Uber formalizes its complete exit from diesel by 2040

The Uber platform has announced its intention to end diesel. Thus, it plans a fully electric global fleet by 2040. In France, the target is more ambitious, 50% electric vehicles by 2025.

Uber is counting on an ambitious target of 100% electric by 2040 … In a post published Tuesday, September 8, 2020, the CEO of the group Dara Khosrowshahi announced the new ambitions of the Uber platform “The group is committed to becoming a fully zero-emissions platform by 2040”.

It should therefore be understood that the group aims to switch its entire fleet to electric. The target is even tighter for areas in North America and Europe. Uber wants shopping in these areas to be 100% electric by 2030.

In France, the plan should quickly get underway. A complex schedule which provides for the banning of all diesel cars from its French fleet by 2024 and to have at least 50% of electric vehicles by 2025.

Laureline Serieys, managing director of Uber France, recognizes that the bet is daring: “Today, 17% of our vehicles are hybrid or electric, with a large majority of hybrids.” … But who agrees with anti-diesel laws that flourish If the objective put forward by Uber is purely ecological, we must not forget that the laws are evolving and that diesel is banned in many cities. Thus, the French target of zero diesel cars in its fleet in 2024 coincides with the ban on diesel vehicles by the city of Paris in 2024, followed shortly by the ban on gasoline vehicles in 2030.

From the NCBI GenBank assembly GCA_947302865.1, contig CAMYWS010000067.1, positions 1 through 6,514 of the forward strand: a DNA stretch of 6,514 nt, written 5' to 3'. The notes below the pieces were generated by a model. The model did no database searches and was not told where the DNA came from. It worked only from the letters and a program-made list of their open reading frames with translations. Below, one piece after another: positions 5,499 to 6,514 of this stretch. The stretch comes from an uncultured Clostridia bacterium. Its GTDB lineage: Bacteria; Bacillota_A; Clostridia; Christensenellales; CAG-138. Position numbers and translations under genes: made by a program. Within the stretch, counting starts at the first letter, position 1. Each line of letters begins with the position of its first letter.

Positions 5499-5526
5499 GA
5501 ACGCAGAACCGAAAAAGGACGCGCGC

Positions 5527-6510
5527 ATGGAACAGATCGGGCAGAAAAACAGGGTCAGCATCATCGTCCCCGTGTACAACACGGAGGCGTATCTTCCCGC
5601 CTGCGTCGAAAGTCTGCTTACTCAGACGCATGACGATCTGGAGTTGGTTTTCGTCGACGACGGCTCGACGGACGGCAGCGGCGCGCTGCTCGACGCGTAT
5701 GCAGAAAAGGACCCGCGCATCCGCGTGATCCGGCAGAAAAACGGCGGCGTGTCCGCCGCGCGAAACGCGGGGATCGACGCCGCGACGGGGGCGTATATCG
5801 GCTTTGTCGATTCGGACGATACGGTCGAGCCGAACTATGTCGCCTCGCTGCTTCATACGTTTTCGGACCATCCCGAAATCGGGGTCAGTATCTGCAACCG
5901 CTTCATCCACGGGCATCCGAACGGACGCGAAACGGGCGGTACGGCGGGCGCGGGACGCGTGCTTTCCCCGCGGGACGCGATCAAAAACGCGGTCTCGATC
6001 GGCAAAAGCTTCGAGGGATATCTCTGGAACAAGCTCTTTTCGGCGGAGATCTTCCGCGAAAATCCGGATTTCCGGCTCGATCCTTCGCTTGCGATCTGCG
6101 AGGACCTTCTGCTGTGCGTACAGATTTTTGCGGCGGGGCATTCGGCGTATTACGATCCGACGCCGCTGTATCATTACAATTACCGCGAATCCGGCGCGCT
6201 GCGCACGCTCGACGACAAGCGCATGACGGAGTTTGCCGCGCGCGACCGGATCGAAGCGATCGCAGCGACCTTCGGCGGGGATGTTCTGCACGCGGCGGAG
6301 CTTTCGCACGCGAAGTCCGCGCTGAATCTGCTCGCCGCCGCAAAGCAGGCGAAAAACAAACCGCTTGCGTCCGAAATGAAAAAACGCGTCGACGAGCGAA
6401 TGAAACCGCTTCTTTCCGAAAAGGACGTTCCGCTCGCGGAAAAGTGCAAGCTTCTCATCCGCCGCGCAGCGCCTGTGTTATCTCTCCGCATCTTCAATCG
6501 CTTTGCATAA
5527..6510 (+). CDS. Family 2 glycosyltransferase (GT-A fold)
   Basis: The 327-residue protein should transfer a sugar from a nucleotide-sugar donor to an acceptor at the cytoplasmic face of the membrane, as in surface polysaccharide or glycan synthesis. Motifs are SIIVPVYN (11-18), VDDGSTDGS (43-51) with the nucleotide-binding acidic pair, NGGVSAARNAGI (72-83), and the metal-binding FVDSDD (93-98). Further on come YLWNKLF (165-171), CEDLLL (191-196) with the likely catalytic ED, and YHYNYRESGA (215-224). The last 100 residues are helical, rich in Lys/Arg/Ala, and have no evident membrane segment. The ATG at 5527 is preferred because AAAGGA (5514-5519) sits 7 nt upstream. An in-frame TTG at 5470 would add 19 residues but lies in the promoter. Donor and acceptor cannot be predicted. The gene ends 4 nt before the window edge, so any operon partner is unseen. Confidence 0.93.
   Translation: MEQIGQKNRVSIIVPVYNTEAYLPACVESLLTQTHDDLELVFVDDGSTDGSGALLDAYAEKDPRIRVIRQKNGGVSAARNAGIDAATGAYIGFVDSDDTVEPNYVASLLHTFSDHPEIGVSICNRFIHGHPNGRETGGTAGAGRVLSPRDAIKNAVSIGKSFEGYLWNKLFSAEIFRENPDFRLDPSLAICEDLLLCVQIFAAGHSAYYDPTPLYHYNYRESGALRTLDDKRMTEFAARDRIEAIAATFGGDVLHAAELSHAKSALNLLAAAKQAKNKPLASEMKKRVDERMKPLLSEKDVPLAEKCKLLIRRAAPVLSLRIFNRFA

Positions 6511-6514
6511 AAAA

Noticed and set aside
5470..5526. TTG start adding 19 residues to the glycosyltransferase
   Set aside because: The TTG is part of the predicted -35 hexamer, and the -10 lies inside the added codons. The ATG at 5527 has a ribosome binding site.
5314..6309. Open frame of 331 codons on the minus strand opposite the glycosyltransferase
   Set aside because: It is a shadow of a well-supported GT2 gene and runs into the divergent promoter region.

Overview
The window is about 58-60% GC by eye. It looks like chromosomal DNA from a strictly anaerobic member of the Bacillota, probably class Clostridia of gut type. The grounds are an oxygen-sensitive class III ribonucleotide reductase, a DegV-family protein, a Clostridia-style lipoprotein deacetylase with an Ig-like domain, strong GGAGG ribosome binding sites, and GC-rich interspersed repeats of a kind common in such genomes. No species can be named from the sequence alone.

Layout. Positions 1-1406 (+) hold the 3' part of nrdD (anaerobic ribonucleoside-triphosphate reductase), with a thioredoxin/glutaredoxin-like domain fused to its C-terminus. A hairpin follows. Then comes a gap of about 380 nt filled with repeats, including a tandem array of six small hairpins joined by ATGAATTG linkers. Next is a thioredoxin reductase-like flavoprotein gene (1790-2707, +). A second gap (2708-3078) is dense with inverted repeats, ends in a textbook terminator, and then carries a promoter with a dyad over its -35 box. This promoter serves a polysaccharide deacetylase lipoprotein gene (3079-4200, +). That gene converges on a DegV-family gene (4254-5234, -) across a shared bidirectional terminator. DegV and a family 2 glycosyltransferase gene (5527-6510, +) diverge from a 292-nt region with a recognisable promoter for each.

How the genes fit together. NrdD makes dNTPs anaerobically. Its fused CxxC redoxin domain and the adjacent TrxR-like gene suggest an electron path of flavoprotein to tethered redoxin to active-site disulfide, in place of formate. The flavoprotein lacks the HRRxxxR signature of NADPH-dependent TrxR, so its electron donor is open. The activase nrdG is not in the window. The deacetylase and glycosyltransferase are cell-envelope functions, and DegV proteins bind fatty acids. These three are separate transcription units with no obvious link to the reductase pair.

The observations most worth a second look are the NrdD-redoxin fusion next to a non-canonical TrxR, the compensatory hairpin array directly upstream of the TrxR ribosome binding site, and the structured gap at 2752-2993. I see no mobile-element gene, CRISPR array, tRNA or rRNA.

If Uber is accelerating the movement, not only out of ecological conviction, but also out of interest. The large metropolises which ban diesel vehicles one by one are also the places where races are concentrated. The Icirc region; le-de-France thus captures 70% of the French market. However, electric vehicles are expensive. To help its drivers make the transition to electric, Uber has set up an envelope of $ 800 million worldwide, including € 75 million for France. In addition to this aid, the platform has embarked on a series of partnerships with car manufacturers such as Nissan and Renault to obtain prices for its drivers.

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